The Effects of Breathing on the Brain

25 February, 2020
The effects of breathing on the brain are, you'll feel much calmer as deeper breathing will help you reduce stress and anxiety. In fact, it may even improve your concentration.
 

It’s no wonder the effects of breathing on the brain are important as this is one of the most important organs in our body. It’s also one of the most sensitive, though. This is because it’s subject to all body changes and thus highly impacted by all sorts of factors such as glucose levels, heart rate, etc.

Breathing is the process by which we obtain oxygen and eliminate carbon dioxide through our lungs. Not only that, oxygen is essential for all the reactions that allow us to live and function properly.

So, breathing is an automated mechanism; we usually do it unconsciously, without really knowing how. We can consciously control it, however.

There’s been research in recent years about the effects of breathing on the brain. Knowing what they are, scientists then developed some breathing techniques that can improve your quality of life. Continue reading to find out more.

What are the effects of breathing on the brain?

Breathing has been important for many, many centuries, especially in the East. In fact, it’s a very important part of meditation techniques and disciplines such as yoga.

The effects of breathing on the brain were a mystery until recently, at least relatively. Studies carried out at Stanford University show that the relationship between breathing and relaxation has a scientific basis based on brain mechanisms.

While it’s true that deep breathing is great for coping with stress or panic, the mechanism by which it occurs wasn’t well-known until now. The research demonstrated the existence of a special group of neurons in the brain.

 

There are about 350 neurons distributed throughout the central nervous system. What makes them different from the rest is that they activate breathing a lot faster. This is important because these neurons stimulate other parts of the brain.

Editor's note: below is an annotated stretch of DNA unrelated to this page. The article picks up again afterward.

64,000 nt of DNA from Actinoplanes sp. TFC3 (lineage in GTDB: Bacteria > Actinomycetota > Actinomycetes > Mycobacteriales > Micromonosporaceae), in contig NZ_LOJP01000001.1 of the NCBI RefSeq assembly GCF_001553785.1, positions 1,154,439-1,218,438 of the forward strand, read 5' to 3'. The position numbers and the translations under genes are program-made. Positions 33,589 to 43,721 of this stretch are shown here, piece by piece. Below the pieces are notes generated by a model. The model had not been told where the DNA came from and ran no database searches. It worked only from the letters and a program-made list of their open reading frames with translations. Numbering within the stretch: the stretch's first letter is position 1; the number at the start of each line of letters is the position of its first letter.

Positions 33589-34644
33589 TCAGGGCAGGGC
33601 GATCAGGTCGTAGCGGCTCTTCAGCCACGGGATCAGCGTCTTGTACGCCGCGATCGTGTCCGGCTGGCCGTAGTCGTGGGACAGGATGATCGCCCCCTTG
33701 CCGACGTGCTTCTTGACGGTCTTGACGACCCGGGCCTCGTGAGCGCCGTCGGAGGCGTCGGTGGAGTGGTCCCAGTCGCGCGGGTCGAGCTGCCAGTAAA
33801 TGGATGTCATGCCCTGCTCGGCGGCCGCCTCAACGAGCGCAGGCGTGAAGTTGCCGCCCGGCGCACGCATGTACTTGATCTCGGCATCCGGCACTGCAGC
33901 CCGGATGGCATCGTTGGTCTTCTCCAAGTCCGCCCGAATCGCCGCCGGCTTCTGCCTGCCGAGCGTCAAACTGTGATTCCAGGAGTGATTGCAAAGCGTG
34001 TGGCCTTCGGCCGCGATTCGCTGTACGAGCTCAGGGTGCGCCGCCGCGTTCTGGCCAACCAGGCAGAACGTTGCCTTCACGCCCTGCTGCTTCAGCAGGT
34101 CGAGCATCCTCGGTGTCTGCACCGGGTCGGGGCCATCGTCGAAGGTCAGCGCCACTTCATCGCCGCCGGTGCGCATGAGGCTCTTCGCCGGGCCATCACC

These areas pertain to panic, sleep, and stress. Thus, one of the effects of breathing on the brain is directly related to such sensations.

A woman meditating.
Breathing is a key element in yoga practice.

You might like: Five Breathing Techniques To Lower Your Blood Pressure

What’s the implication?

The effect of breathing on the brain helps us analyze the way we breathe and adapt it to every moment of our life. As we mentioned above, breathing slowly and calmly decreases the activity of your neurons.

So, we can reduce our stress and anxiety levels just by breathing properly. We can even handle panic situations much more effectively. It’s called controlled, rhythmic or deep breathing and the goal is to breathe with the diaphragm instead of with the chest.

This is precisely what the practice of both yoga and meditation is about. In fact, there are also breathing techniques for childbirth, which help mothers-to-be to cope with birthing pain.

 

Likewise, we can also use this effect of breathing on the brain in the opposite direction. We can breathe faster and more aggressively to activate ourselves. However, using it to relax and calm down is a lot more common.

A woman exercising.
You can apply breathing techniques to relax and reduce stress during pregnancy.

You might be interested: Five Effective Breathing Techniques for Insomnia

Conclusion

Like any other body tissue in our body, the brain needs oxygen to carry out its functions. However, the latest research shows there’s another effect of breathing on the brain.

What it shows is that there are certain neurons that activate more when we breathe faster. They pertain to levels of stress and fear. As you can see, controlling your breathing is a weapon you can use to face the daily routine with.

You must learn to control your breathing and, to do so, you can request the help of people who are familiar with yoga and meditation, where knowing how to breathe is key.

The idea here is to be aware of the importance of breathing. Also, you may want to look at the way you breathe and to practice doing so more intently, deeply and slowly. It might give you better control over your emotions.

 
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